Mount Parnassus remains a proscribed destination for the moment, but Aidan Coleman’s Mount Sumptuous (Wakefield Press, $22.95 pb, 56 pp) provides an attractive local alternative. Following on from the poems of love and recovery in Asymmetry (2012), this collection marks the poet’s reawakened appetite for the sublimities and subterfuges of suburban Australia, from cricket pitches ‘lit like billiard tables’ and Blue Light Discos to the flammable wares of Best & Less and the implacable red brick of ‘all-meat / towns’. As these poems and their pseudo-pedagogical endnotes show, Coleman is a keen philologist of the language of commerce. The title’s ‘sumptuous’ (from the Latin sumptus for ‘expense’) keys us in to the vital ambivalence of a poetry, which on the one hand honours the rituals of everyday consumption (‘lounging / book in hand, Tim Tams / … tea a given’), and on the other speaks to the exploitative logic of consumer capitalism (‘Take the juiceless fruits / of day labour and a white / goods salesman’s leaden chicanery’).... (read more)
In this episode of Australian Book Review's States of Poetry podcast, Aidan Coleman reads 'Secondary' which features in the 2016 SA anthology.... (read more)
Quick across the twilight road,
the eight legs of the cat.
Water corrects the earth
to flatness, patching fields with sky.
Little boat of red figures, adrift between two days.
The creek slides through the rain's eyelashes.
Fitness: fact, fiction
or fantasy? – among things
open like fuchsias,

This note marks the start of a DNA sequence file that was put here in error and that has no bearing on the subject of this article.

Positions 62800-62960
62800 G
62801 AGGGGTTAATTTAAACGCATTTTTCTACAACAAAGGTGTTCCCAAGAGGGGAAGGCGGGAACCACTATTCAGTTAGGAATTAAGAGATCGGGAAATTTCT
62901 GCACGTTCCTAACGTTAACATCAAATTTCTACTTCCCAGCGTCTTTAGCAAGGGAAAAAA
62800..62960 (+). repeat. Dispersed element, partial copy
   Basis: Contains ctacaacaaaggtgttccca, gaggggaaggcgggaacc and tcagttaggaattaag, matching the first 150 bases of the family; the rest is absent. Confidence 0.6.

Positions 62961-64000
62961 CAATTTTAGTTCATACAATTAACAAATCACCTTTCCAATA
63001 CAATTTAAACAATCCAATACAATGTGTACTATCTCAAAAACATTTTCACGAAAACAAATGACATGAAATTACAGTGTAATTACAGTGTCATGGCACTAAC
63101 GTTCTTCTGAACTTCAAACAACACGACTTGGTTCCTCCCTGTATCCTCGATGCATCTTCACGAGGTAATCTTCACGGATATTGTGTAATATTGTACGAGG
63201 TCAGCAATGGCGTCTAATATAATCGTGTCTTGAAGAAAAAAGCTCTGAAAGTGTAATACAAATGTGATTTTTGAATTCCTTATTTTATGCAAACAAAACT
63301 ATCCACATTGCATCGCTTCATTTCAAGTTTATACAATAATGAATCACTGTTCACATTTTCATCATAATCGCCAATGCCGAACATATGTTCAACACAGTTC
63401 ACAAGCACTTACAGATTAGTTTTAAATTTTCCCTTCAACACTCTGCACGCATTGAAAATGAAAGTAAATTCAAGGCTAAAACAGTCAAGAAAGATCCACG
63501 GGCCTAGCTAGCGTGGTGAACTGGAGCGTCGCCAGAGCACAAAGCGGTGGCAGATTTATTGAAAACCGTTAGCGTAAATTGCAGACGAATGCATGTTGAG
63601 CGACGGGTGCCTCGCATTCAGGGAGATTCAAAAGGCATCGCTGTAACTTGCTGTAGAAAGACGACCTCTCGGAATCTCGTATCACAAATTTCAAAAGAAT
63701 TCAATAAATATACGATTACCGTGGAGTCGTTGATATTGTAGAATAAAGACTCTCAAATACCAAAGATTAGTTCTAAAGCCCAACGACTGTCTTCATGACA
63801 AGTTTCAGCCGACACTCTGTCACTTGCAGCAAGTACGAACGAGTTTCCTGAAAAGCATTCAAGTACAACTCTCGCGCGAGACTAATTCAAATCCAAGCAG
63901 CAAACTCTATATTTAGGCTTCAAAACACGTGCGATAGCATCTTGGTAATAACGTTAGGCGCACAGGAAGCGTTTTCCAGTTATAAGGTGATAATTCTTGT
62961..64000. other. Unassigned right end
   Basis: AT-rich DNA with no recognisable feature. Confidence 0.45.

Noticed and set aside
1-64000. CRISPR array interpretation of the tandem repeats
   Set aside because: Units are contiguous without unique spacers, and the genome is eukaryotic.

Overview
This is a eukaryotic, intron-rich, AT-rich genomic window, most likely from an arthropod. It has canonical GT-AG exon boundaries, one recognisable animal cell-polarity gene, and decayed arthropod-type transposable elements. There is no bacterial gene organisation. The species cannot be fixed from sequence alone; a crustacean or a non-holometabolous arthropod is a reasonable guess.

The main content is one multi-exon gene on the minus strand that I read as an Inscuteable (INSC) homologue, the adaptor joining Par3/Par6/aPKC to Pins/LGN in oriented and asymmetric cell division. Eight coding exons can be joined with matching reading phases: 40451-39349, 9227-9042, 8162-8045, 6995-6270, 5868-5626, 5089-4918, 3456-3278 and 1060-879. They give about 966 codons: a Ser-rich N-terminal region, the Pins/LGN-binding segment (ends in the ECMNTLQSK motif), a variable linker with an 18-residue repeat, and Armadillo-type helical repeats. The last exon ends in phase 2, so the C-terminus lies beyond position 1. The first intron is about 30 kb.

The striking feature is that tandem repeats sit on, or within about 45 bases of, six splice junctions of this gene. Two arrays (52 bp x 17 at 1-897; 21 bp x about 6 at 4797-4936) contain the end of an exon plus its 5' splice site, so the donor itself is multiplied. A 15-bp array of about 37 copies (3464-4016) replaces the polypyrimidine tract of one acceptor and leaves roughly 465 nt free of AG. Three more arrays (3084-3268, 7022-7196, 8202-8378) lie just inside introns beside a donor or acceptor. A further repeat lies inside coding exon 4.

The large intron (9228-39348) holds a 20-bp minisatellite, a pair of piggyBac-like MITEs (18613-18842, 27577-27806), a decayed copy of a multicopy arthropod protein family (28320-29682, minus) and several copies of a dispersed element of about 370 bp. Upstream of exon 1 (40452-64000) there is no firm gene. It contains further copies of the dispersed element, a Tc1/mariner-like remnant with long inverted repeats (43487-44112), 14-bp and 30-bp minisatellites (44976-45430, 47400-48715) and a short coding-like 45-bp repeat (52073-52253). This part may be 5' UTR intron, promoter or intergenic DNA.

of kittens float quietly
down, as peaks
like helium or blinds,
now it's precisely
subtitled, you realise –
as the first tentative
The do-it-yourself piano isn't
kicked to matchwood, and you take
this for affirmation. When we
work out how to switch off
Bob Dylan, your plangent homemades
will go unaccompanied, no longer
sought like an injury lost in the mists
of Hansard. People suggest topics
they won't be using, and this is
more like an archive sneeze
than what yesteryea ...
Angling over star-fields,
the pitches lit like billiard tables.
Those lengths you were shouted up and back,
lungs scoured by brillo air.
The lazier concord of close mown grass
and low hanging fruit
of the short boundary. A tang of primitive
electronics: the circuit board's braille labyrinth,
the slab type of Amstrad.
This callow path, you< ...
Aidan Coleman is a poet, critic and speechwriter. He has published two collections of poetry: Avenues & Runways and Asymmetry, shortlisted for awards including the NSW Premier's Kenneth Slessor Prize, the ...
Weather in which I might be
book in hand, Tim Tams
(dark, perhaps), tea a given,
instead of the uphill pram push of swaying kids,
singing drunkenly –
what a coachman circa 1840
or his horse felt, probably,